It’s not clear from the lawsuit whether Kirkpatrick was video recording the incident. However, the lawsuit contains numerous specific details and notes that one of the FEOs believed they saw a video pen in Kirkpatrick’s pocket. Attempts to contact Kirkpatrick and his Seattle attorney, Joseph Shaeffer, were not immediately successful.
The lawsuit alleges that in addition to a shoulder injury, the incident caused Kirkpatrick “emotional trauma and embarrassment” because Azevedo handcuffed and yelled at him in public, and that some of Kirkpatrick’s colleagues witnessed the incident.
In 2015, Kirkpatrick was involved in a series of escalating confrontations with two sheriff’s deputies, Sgt. Lou Caballero and Deputy Amy Shoblom, after Kirkpatrick complained that deputies weren’t doing their job on the overnight shift, according to sheriff’s records. As part of its duties, the Sheriff’s Office provides law-enforcement services for Metro Transit.
Shortly after the argument, Caballero filed a complaint against Kirkpatrick, accusing him of using profanity during a confrontation behind Kirkpatrick’s bus in downtown Seattle. At Caballero’s request, Shoblom also wrote a report stating that Kirkpatrick yelled and used the profanity.
Caballero and Shoblom were unaware that Kirkpatrick was wearing glasses with a built-in video camera, which showed Kirkpatrick did not use profanity. The deputies were fired for dishonesty by then-Sheriff John Urquhart.
The two deputies, along with a colleague, later filed a retaliation lawsuit against Urquhart, which was settled for $1.35 million.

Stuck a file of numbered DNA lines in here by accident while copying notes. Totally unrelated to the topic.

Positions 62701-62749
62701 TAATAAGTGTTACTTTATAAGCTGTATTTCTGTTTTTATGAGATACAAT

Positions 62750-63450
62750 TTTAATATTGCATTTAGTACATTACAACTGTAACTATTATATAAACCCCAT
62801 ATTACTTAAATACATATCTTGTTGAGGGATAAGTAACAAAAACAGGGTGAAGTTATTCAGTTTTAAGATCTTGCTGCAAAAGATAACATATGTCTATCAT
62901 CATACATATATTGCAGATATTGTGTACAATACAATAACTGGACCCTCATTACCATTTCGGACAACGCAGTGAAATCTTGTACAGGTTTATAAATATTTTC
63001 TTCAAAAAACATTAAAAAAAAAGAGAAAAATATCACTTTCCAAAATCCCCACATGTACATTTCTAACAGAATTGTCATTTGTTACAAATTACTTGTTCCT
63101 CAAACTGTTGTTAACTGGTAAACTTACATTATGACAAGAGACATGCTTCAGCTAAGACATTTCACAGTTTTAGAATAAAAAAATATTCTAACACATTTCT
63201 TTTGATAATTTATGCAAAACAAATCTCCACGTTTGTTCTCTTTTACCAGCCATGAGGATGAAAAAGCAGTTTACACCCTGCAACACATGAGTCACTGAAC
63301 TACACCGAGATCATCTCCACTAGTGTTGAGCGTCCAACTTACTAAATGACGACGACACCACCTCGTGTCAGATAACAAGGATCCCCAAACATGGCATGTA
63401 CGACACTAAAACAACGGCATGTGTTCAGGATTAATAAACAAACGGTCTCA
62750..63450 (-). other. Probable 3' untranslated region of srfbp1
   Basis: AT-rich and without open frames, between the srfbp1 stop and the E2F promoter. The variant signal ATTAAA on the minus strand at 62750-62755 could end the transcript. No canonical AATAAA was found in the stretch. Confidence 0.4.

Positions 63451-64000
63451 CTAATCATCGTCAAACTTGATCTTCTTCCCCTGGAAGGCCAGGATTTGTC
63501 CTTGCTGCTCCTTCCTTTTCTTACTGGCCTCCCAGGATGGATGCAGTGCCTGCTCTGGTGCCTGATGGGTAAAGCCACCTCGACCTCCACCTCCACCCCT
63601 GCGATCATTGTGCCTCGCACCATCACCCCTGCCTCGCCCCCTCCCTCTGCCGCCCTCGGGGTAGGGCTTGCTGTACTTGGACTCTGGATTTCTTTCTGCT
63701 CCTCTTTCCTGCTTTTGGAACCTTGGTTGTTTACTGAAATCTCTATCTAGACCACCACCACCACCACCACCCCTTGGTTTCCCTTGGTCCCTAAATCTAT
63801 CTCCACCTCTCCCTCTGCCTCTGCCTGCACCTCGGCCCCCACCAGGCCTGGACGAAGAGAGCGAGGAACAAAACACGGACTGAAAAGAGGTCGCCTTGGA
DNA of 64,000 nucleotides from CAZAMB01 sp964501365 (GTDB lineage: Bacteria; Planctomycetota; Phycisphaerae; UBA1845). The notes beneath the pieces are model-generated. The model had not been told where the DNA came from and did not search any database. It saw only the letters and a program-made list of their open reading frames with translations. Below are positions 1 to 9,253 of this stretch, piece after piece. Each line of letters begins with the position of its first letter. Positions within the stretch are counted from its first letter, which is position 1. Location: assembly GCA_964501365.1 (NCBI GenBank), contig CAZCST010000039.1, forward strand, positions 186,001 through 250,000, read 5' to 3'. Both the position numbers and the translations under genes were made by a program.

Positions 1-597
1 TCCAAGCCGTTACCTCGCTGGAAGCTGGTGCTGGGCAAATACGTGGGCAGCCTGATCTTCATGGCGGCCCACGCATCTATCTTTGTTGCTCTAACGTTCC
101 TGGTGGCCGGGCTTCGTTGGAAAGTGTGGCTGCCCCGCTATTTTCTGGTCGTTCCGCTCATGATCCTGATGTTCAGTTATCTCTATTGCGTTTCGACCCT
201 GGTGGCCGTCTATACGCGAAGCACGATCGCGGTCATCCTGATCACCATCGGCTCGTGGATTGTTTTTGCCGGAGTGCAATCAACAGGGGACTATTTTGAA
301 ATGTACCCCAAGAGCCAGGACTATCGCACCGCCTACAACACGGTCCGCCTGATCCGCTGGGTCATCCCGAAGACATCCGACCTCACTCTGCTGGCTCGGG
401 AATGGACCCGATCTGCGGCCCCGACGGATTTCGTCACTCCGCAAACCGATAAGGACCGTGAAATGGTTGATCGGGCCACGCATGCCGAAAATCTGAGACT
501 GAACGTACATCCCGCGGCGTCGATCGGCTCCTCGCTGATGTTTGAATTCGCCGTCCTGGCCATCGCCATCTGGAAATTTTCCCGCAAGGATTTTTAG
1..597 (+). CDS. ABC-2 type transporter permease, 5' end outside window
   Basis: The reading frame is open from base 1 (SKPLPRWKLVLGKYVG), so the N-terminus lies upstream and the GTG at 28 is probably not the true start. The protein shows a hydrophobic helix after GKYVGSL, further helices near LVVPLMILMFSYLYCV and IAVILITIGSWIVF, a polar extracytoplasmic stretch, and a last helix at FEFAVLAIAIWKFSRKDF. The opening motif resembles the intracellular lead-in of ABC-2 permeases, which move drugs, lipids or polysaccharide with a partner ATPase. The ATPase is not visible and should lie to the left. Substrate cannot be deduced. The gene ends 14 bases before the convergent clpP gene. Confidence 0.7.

Kirkpatrick’s lawsuit is one of three federal civil-rights actions filed against the Sheriff’s Office in the past month. On Sept. 3, Rodney Wheeler, an African American man, sued after being acquitted by a jury for a homicide investigated by the sheriff’s office. Wheeler claims in his lawsuit the detectives cherry-picked evidence and used false statements to charge him with a killing he did not commit.
Last week, the parents of 17-year-old Mi’Chance Dunlap-Gittens, who was also African American, filed a wrongful-death lawsuit alleging detectives lured their son into a misguided fatal sting operation, aimed at arresting another boy they believed was involved in the hit-and-run death of another police officer’s son in 2017. Officers, who claimed Dunlap-Gittens pulled a gun, shot and killed him as he ran from the scene. It turned out that neither boy had anything to do with that crime.
Also last month, the sheriff’s office settled a lawsuit filed by two African American teenagers who were held at gunpoint by a deputy who claimed they were driving a stolen Jeep. It turned out that the Jeep belonged to the sister of one of the boys and that no vehicle had actually been stolen. The Sheriff’s Office, as part of the settlement and in keeping with a nine-month-old ruling out of the 9th Circuit Court of Appeals, agreed to require deputies to now report when they point a firearm at someone as a use-of-force incident.